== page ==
Link of the Week
Public health falls victim to spending cuts, figures show
Cuts to public health budgets have led to significant reductions in the availability of local support for smoking cessation, obesity, drug and alcohol addiction, and sexual health.
Labour analysed data published by the Ministry of Housing, Communities and Local Government and found that 130 of 152 local councils are spending less on public health this year than in 2017-18. Smoking cessation budgets are set to be cut by £3.4 million in 88 councils.
Jonathan Ashworth, the Shadow Secretary of State for Health and Social Care, said: “Local services which are there to keep people well and out of hospital are to be slashed in every part of England. These cuts to public health budgets will leave people sicker and, in the long run, will cost the NHS much more than they save.”
Shirley Cramer, the chief executive of the Royal Society for Public Health, said the cuts would “have a devastating impact on the longer-term health of our nation. Cuts to sexual health, stop smoking and drug misuse services will save money in the short term, but will cost far more over coming decades.”
Source: The Guardian, 20 September 2018
Tobacco display ban linked to fewer children buying cigarettes
New research published in the Journal of Tobacco Control shows that the removal of tobacco product displays from shops may have reduced the proportion of children buying cigarettes by up to 17%. The display of tobacco products at the point of sale was banned in all shops the UK in 2015.
However, the researchers from Imperial College London’s School of Public Health also found that over two thirds of child smokers had not been refused cigarettes when they last attempted to buy them.
Dr Anthony Laverty, lead author of the study, said: “We know that smoking kills one in every two smokers, and that children who smoke are likely to continue smoking throughout their lifetime, seriously increasing their risk of disease… This research provides evidence that the introduction of display bans will be an effective measure against children smoking – and could help save them from starting a deadly habit.”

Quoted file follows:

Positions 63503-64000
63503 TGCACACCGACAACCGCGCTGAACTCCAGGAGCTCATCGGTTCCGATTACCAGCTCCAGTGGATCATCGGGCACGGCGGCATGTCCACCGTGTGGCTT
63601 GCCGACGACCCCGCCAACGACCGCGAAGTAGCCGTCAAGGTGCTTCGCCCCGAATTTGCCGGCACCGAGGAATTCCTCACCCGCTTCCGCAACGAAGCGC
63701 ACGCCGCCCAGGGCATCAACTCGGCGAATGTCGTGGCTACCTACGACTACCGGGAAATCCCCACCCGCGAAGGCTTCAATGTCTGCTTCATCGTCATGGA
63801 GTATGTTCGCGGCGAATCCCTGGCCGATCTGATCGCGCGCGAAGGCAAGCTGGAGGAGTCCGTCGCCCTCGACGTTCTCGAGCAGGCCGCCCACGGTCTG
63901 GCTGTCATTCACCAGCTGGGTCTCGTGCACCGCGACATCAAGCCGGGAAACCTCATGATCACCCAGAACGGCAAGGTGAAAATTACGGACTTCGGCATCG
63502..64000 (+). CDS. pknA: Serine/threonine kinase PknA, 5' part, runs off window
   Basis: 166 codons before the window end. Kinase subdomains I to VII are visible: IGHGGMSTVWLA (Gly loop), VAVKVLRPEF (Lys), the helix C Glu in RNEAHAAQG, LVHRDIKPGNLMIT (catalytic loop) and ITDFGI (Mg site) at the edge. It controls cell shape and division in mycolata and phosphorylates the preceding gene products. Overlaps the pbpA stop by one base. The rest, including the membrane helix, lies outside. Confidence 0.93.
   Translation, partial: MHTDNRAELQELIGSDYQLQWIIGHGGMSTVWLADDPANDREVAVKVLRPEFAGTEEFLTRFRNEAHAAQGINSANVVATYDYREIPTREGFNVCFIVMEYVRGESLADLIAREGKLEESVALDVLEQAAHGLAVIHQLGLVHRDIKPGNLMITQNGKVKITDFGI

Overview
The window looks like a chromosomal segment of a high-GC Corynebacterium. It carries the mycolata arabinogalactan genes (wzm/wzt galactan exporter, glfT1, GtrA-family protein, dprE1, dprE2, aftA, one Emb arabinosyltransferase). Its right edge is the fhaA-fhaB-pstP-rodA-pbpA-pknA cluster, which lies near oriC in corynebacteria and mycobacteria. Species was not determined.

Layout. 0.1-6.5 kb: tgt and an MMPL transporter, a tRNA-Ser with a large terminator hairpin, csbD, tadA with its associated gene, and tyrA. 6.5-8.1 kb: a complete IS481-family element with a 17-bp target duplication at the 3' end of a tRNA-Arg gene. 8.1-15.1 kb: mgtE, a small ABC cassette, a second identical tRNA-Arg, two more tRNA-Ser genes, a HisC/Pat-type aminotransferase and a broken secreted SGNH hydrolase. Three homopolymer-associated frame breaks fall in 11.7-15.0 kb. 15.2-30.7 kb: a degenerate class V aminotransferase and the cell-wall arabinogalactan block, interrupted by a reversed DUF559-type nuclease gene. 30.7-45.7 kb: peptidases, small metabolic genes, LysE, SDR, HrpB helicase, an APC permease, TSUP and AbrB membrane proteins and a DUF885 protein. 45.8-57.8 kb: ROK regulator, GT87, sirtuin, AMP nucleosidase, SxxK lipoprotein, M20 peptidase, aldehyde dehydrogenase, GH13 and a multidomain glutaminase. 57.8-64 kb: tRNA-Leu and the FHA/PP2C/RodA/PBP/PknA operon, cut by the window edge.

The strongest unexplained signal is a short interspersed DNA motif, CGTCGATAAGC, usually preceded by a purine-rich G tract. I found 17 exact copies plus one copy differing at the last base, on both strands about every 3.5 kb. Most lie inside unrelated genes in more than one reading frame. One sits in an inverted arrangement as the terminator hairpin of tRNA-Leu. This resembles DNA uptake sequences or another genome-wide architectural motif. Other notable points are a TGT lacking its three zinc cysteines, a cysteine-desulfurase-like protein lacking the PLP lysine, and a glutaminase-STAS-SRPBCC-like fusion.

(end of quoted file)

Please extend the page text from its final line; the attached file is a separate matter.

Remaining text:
Source: ITV, 21 September 2018
UK to Fall Short of UN Target for Reducing Premature Deaths from Non-Communicable Diseases
A study published in The Lancet has found that 46% of countries (for women) and 52% (for men) are likely to miss the UN target for reducing deaths from Non-Communicable Diseases (NDCs) by one third by 2030. NCDs are non-infectious conditions including cancer, cardiovascular disease, chronic respiratory disease and diabetes, and are heavily influenced by factors including smoking, obesity and alcohol and drug use.
Only 35 nations are projected to meet the target, with the UK likely to fall short unless the rate of NCD decline increases. A 30-year-old woman in the UK has a 9% chance of dying from the four key NDCs before her 70th birthday, compared to a 13% chance for a 30-year old man.
Professor Majid Ezzati, lead author of the study, said: “Non-communicable diseases are the main cause of premature death for most countries. Treatment of hypertension and controlling tobacco and alcohol use alone can prevent millions of deaths from cancer, heart disease, stroke and other NCDs. But there is also a need for affordable high-quality care to diagnose and treat chronic diseases as early as possible.”
Source: Care Appointments, 21 September 2018
Link of the Week
Public Health England has launched its annual Stoptober campaign which starts next week. The campaign is accompanied by a wide range of resources which inform smokers about the support available to help them quit.